Confucius said ‘The superior man is firm in the right way, and not merely firm.’ From a Chinese perspective, the same can probably be said about other nations.
When Hillary Clinton was running for the US presidency, she encouraged then President George W. Bush to boycott the opening ceremony of the Beijing Olympics to signal US frustration over China’s treatment of Tibet and lack of cooperation on Sudan.
Her posture, reversed since she became Secretary of State, was remarkably un-presidential as any serious geopolitical analyst would have noted that the United States needed China’s support on virtually every one of its major international objectives—from redirecting Iran’s nuclear aspirations to climate change to stabilizing a global financial system near meltdown.
Indeed, gratuitous gut punches simply raise the cost of China’s support, underscoring the fact that Clinton’s approach in the summer of 2008 was simply the wrong way to be ‘firm.’
But there’s also another side to China, and it’s one that doesn’t respect ‘desperate’ friendship, grovelling or appeasement. It’s this element to Chinese foreign policymaking that means the United States can’t simply acquiesce to all of China’s demands and expect China to respond in kind.
After just a short time in Beijing recently, with an unscripted schedule and no government handlers, the most significant gap in attitudes that I’ve found between average Chinese up to senior state officials on the one hand, and Washington’s Mandarins on the other, is a different calculation about political firmness and resolve.
Those leading the Chinese government, for the most part, put a premium on opaqueness and disdain transparency. Cautiousness is rewarded; risk-taking often punished. But perhaps most importantly, while these architects of China’s rise respect and respond to power, they view solicitousness and vacillation as weakness.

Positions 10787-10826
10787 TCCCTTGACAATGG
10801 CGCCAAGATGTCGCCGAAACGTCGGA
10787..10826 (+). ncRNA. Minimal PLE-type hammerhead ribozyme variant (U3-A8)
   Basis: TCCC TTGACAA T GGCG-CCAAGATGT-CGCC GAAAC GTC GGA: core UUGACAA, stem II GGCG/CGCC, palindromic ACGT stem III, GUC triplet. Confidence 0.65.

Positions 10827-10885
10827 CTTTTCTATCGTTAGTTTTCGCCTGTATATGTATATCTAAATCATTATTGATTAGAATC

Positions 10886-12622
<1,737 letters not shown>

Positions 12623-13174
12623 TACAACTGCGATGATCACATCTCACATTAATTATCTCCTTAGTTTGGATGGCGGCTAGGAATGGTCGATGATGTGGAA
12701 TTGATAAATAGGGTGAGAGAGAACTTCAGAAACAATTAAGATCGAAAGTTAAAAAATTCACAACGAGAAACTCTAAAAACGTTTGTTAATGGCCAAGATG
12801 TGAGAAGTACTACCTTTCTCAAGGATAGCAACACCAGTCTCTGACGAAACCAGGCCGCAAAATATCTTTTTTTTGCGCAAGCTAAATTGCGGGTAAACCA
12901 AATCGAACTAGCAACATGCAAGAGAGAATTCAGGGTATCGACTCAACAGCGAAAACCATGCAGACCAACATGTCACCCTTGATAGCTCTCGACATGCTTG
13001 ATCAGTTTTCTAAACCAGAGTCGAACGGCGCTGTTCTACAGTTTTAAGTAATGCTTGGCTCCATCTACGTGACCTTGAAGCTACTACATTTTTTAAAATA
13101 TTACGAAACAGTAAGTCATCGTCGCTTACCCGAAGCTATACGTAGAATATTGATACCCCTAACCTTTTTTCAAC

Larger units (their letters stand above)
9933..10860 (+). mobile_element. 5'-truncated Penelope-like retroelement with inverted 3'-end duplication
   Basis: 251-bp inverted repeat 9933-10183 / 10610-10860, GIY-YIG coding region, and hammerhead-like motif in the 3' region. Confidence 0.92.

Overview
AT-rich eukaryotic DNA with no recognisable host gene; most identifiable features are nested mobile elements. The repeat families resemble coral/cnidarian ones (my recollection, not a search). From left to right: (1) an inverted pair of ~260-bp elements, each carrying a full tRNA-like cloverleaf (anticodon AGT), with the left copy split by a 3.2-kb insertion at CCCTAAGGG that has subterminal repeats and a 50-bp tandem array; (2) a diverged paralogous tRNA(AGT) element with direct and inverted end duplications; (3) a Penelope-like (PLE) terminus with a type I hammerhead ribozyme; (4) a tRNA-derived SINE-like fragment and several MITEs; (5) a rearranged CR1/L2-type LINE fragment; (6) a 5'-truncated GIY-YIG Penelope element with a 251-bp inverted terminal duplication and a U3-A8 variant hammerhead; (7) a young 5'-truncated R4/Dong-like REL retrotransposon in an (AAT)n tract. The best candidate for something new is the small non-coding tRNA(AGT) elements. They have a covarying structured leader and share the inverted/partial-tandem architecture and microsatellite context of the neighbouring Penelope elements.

The implications of this power dynamic in Chinese calculations are vital for US-China relations. In other words, a United States that dithers on the release of a report on currency manipulation, or that offers a US-China Strategic and Economic Dialogue that buries all controversial issues and offers only what China wants to hear (as happened in July 2009), or that allows China to repeatedly veto key military exercises in the seas of Northeast Asia is, put simply, a weak United States.
Indeed, China has watched Israel—a client state of the United States—discipline the White House. No matter what the realities are behind the scenes, the publics in the US, Israel and around the world see an Obama presidency that seems to need positive relations with Israel more than Israel needs or wants US presidential affection. Meanwhile, China sees America’s military capacity overstretched in Afghanistan and Iraq and notes US allies behaving as if they can’t count on the United States for the same level of support they once could. This has contributed to a situation whereby many of these same allies are now courting China for support, investment and strategic dialogue as they perceive a United States in decline.